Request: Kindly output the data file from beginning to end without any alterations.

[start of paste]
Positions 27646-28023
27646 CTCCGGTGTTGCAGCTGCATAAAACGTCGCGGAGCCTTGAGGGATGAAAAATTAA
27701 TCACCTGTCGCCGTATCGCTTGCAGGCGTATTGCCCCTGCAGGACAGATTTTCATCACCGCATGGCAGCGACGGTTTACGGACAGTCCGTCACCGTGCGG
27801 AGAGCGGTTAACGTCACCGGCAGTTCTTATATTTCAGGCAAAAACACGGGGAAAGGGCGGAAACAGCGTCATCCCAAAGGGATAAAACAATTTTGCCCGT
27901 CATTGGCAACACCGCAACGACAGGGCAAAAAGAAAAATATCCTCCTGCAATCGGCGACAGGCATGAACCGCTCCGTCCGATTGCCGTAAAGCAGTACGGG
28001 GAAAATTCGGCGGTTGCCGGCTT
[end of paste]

Positions 27646-28023
27646 CTCCGGTGTTGCAGCTGCATAAAACGTCGCGGAGCCTTGAGGGATGAAAAATTAA
27701 TCACCTGTCGCCGTATCGCTTGCAGGCGTATTGCCCCTGCAGGACAGATTTTCATCACCGCATGGCAGCGACGGTTTACGGACAGTCCGTCACCGTGCGG
27801 AGAGCGGTTAACGTCACCGGCAGTTCTTATATTTCAGGCAAAAACACGGGGAAAGGGCGGAAACAGCGTCATCCCAAAGGGATAAAACAATTTTGCCCGT
27901 CATTGGCAACACCGCAACGACAGGGCAAAAAGAAAAATATCCTCCTGCAATCGGCGACAGGCATGAACCGCTCCGTCCGATTGCCGTAAAGCAGTACGGG
28001 GAAAATTCGGCGGTTGCCGGCTT